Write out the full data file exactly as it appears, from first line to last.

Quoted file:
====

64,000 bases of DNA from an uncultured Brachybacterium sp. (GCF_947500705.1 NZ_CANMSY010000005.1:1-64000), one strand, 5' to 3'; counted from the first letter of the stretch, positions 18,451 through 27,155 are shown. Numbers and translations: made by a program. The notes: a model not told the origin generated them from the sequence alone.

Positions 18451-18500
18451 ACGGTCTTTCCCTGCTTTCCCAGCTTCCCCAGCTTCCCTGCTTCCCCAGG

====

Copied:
64,000 bases of DNA from an uncultured Brachybacterium sp. (GCF_947500705.1 NZ_CANMSY010000005.1:1-64000), one strand, 5' to 3'; counted from the first letter of the stretch, positions 18,451 through 27,155 are shown. Numbers and translations: made by a program. The notes: a model not told the origin generated them from the sequence alone.

Positions 18451-18500
18451 ACGGTCTTTCCCTGCTTTCCCAGCTTCCCCAGCTTCCCTGCTTCCCCAGG